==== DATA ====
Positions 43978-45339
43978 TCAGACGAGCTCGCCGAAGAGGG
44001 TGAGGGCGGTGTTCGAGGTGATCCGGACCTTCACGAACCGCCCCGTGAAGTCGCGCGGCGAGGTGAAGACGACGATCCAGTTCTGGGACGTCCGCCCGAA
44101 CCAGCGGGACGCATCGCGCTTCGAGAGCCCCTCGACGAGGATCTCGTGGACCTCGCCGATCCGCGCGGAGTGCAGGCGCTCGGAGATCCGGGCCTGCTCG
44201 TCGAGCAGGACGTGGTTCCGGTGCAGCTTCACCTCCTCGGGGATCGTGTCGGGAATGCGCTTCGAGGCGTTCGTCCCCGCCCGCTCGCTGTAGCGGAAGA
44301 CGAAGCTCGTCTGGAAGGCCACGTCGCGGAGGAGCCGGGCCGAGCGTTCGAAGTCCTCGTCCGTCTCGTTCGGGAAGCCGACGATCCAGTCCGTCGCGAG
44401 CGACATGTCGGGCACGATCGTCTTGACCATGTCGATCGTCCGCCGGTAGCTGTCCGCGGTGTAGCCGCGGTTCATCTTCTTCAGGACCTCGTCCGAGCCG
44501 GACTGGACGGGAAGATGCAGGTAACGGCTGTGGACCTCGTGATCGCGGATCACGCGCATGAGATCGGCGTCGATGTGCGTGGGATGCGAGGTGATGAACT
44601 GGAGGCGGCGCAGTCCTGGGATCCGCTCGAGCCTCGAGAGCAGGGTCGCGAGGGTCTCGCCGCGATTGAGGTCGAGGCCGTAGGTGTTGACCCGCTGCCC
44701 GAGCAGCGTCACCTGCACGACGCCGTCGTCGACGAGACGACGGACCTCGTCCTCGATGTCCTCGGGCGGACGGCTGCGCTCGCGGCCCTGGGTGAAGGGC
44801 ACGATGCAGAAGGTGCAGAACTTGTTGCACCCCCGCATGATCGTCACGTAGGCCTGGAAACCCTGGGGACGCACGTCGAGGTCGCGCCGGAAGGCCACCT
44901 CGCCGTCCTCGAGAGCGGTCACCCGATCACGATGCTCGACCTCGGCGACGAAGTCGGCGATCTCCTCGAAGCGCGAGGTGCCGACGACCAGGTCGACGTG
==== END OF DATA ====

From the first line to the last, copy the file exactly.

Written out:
Positions 43978-45339
43978 TCAGACGAGCTCGCCGAAGAGGG
44001 TGAGGGCGGTGTTCGAGGTGATCCGGACCTTCACGAACCGCCCCGTGAAGTCGCGCGGCGAGGTGAAGACGACGATCCAGTTCTGGGACGTCCGCCCGAA
44101 CCAGCGGGACGCATCGCGCTTCGAGAGCCCCTCGACGAGGATCTCGTGGACCTCGCCGATCCGCGCGGAGTGCAGGCGCTCGGAGATCCGGGCCTGCTCG
44201 TCGAGCAGGACGTGGTTCCGGTGCAGCTTCACCTCCTCGGGGATCGTGTCGGGAATGCGCTTCGAGGCGTTCGTCCCCGCCCGCTCGCTGTAGCGGAAGA
44301 CGAAGCTCGTCTGGAAGGCCACGTCGCGGAGGAGCCGGGCCGAGCGTTCGAAGTCCTCGTCCGTCTCGTTCGGGAAGCCGACGATCCAGTCCGTCGCGAG
44401 CGACATGTCGGGCACGATCGTCTTGACCATGTCGATCGTCCGCCGGTAGCTGTCCGCGGTGTAGCCGCGGTTCATCTTCTTCAGGACCTCGTCCGAGCCG
44501 GACTGGACGGGAAGATGCAGGTAACGGCTGTGGACCTCGTGATCGCGGATCACGCGCATGAGATCGGCGTCGATGTGCGTGGGATGCGAGGTGATGAACT
44601 GGAGGCGGCGCAGTCCTGGGATCCGCTCGAGCCTCGAGAGCAGGGTCGCGAGGGTCTCGCCGCGATTGAGGTCGAGGCCGTAGGTGTTGACCCGCTGCCC
44701 GAGCAGCGTCACCTGCACGACGCCGTCGTCGACGAGACGACGGACCTCGTCCTCGATGTCCTCGGGCGGACGGCTGCGCTCGCGGCCCTGGGTGAAGGGC
44801 ACGATGCAGAAGGTGCAGAACTTGTTGCACCCCCGCATGATCGTCACGTAGGCCTGGAAACCCTGGGGACGCACGTCGAGGTCGCGCCGGAAGGCCACCT
44901 CGCCGTCCTCGAGAGCGGTCACCCGATCACGATGCTCGACCTCGGCGACGAAGTCGGCGATCTCCTCGAAGCGCGAGGTGCCGACGACCAGGTCGACGTG